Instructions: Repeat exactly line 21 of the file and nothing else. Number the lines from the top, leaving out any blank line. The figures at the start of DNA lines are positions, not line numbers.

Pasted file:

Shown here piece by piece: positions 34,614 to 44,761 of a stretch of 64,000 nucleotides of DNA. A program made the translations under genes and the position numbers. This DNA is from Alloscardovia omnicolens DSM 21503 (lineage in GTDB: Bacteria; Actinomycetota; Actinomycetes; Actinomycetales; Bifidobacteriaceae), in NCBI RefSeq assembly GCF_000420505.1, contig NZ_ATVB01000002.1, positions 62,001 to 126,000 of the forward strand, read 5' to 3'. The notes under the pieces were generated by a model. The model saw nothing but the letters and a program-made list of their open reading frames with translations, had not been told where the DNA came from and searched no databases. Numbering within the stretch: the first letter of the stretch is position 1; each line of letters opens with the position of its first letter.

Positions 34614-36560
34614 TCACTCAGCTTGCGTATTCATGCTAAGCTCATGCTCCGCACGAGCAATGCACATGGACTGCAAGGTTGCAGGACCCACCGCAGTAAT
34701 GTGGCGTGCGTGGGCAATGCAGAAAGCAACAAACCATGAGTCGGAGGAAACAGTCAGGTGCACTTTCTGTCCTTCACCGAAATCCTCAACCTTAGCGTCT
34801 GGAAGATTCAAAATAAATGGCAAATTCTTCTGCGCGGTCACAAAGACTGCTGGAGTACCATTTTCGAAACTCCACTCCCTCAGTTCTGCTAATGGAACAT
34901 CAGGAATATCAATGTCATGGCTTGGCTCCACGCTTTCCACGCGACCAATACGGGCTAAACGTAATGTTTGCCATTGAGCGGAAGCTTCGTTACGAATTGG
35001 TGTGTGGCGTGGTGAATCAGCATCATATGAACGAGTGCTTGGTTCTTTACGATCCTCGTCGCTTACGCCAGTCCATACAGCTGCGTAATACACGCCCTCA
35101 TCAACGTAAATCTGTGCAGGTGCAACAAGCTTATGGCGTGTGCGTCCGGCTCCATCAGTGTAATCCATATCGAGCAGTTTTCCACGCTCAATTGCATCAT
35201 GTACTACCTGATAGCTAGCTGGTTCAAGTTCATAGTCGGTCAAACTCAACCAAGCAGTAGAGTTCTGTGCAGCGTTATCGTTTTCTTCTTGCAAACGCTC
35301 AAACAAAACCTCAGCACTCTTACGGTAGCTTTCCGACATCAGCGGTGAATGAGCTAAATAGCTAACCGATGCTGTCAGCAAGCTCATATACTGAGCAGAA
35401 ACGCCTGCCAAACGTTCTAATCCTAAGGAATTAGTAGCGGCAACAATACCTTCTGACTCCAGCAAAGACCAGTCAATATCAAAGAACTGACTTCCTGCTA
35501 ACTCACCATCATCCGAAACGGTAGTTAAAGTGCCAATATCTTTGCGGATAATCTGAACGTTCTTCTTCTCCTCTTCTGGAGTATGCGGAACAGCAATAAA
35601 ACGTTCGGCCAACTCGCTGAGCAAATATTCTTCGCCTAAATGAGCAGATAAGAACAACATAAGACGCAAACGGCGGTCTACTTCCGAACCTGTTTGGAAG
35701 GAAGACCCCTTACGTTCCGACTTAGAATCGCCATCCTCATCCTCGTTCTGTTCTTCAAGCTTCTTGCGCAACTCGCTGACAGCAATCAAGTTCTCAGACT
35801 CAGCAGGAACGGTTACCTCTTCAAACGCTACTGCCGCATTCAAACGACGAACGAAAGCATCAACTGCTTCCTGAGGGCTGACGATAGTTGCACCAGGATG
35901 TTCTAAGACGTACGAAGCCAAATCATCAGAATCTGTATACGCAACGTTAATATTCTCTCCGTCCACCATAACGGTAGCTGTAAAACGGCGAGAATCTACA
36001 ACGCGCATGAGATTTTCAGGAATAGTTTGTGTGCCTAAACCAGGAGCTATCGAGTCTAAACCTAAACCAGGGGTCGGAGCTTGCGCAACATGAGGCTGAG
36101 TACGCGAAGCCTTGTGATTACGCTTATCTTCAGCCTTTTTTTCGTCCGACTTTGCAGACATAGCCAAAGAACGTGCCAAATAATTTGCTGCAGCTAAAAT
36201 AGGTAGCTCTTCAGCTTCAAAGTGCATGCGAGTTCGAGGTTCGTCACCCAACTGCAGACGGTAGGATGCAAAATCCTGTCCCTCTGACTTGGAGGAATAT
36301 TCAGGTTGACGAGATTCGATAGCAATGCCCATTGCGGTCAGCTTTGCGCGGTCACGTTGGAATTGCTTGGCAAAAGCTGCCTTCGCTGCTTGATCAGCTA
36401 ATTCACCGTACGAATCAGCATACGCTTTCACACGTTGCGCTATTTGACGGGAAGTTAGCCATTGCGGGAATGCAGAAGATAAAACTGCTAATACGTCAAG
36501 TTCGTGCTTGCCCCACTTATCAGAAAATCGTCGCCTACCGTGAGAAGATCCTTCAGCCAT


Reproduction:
36401 ATTCACCGTACGAATCAGCATACGCTTTCACACGTTGCGCTATTTGACGGGAAGTTAGCCATTGCGGGAATGCAGAAGATAAAACTGCTAATACGTCAAG